Advances in web technologies have made our lives much easier than those of people who lived in the pre-technological era. There are countless services that we can now access without leaving the comfort of our homes. For example, we no longer need to travel to the banks or municipal offices to manage our finances or to pay our bills. Almost all financial transactions can now be performed online. Even going to the mall to buy groceries and clothes is rapidly becoming an optional chore as technology continues to revolutionize the way we do shopping. Technology, particularly the internet, has resulted in many companies and education institutions changing the way they do business or teach students.
The increase in internet access worldwide and the accessibility of many services online have kick-started a gradual demise of the physical office. Large businesses are starting to reduce the number of offices or branches they have. For example, last month Standard Bank, one of South Africa’s big five banks, announced that they would be closing more than 100 branches. While this may reduce the cost of doing business for the bank, this is bad news for a country which is gripped by unemployment and poverty. It was reported that the closure of these branches would result in over 1000 job losses. More job losses across the country are likely to occur in the next few years as different companies tap into emerging technologies to do business efficiently.
Clearly, as we embrace the fourth industrial revolution, we need to be aware of the challenges it brings and start equipping ourselves, especially the youth, with skills that will help us survive the digital age e.g. IT, electronics, computer programming, robotics etc., coupled with leadership and entrepreneurship.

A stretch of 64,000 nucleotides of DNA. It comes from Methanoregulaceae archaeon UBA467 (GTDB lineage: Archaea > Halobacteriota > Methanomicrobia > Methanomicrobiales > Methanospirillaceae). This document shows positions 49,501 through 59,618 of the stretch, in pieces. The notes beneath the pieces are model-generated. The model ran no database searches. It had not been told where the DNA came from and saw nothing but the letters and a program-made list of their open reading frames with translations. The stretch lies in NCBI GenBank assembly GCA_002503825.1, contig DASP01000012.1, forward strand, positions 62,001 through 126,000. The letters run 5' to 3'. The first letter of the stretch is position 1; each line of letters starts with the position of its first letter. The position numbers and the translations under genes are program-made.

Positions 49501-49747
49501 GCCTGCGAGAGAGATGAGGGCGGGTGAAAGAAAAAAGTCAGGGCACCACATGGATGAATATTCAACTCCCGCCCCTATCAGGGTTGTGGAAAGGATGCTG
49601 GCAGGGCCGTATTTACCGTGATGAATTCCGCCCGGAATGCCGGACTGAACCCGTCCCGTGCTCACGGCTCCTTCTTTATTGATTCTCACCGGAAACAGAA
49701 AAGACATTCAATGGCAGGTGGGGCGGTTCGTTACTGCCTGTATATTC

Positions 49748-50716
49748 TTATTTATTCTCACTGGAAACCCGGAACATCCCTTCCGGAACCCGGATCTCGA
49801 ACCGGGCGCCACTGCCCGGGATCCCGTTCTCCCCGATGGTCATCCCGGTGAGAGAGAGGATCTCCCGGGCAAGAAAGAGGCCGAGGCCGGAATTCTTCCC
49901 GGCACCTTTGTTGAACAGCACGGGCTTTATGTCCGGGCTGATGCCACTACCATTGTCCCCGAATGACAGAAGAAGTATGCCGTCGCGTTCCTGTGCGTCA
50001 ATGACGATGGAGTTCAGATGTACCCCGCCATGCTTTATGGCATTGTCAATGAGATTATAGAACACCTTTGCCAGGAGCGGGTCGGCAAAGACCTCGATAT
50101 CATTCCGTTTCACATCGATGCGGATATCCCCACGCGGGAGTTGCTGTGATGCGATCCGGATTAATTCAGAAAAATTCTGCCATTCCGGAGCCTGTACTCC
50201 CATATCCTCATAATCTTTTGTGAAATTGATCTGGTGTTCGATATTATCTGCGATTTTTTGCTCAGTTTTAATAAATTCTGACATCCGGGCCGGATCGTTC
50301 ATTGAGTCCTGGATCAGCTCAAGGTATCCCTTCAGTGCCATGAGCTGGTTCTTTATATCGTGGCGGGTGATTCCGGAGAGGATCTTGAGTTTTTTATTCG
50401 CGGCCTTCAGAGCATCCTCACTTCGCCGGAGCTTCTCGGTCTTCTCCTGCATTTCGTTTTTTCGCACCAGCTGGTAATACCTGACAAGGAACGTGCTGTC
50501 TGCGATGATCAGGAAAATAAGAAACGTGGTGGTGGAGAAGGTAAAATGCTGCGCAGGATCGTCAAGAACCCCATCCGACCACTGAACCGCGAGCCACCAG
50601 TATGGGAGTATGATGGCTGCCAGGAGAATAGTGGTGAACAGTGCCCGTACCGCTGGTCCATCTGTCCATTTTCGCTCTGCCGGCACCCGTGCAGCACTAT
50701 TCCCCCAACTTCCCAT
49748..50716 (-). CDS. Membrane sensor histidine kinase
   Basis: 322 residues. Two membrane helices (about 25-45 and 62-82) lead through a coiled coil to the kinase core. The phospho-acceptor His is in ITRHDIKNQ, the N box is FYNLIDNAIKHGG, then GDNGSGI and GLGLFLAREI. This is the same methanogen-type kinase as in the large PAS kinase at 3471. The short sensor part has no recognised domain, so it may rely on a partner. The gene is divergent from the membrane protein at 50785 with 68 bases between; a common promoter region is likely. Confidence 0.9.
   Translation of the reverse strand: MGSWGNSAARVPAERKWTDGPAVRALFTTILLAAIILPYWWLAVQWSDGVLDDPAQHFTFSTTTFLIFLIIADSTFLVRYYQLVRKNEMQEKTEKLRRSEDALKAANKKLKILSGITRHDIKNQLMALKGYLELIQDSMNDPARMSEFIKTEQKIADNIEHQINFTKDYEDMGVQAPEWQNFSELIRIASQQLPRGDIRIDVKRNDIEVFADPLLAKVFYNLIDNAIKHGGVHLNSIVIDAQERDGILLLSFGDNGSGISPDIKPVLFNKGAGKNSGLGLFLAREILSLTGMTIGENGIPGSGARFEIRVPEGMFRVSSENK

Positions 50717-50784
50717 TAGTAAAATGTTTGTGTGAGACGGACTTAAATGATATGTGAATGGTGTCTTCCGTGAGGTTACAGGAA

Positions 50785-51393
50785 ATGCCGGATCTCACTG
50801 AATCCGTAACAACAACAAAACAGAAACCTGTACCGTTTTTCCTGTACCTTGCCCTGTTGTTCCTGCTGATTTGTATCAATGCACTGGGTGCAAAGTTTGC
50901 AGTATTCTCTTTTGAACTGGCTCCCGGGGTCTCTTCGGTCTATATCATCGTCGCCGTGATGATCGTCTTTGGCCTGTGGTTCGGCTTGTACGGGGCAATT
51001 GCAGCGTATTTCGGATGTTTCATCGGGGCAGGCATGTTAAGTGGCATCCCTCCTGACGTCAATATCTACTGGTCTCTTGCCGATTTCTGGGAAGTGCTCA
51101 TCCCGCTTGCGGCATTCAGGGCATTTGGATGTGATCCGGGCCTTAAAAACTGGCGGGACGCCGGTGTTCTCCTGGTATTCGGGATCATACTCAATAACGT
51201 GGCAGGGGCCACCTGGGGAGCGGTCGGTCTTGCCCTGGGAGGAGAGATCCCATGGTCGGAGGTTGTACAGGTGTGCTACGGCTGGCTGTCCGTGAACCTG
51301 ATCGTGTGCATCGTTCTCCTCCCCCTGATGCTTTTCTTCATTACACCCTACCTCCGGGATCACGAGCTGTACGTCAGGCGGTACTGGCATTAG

The internet has had a profound impact on the accessibility and quality of education. Unlike in the days of old, today there is a plethora of resources that students can access online to supplement their study materials e.g. Wikipedia, educational YouTube channels, etc.
Due to the ease of access to information, self-education is quickly becoming the new order. These days, with access to Google, Wikipedia and other information resources, one can become an expert in any subject and even obtain a college degree entirely online. The internet has enabled tertiary institutions to offer online programs which can be taken by students from any parts of the world. This has made education more accessible and affordable by eliminating relocation and accommodation costs. It has also made it easier for those in full-time employment to further their studies.
However, with all its benefits, the digital age comes with its challenges. In the formal education sector, widespread access to communication technologies predisposes students to prohibited practices like plagiarism and exposes them to ghostwriting services such as CustomWritings.com, who write assignments and theses on behalf of students for a fee. While these services are said to be common in countries like Turkey, most education institutions in South Africa e.g. UCT do not approve of them due to their unethicalness. Although it is clear that technology has had a positive impact on education, academic institutions may have to re-evaluate their approach to assessments in order to ensure that the unrestricted access to technology that their students enjoy does not make the quality of their graduates questionable.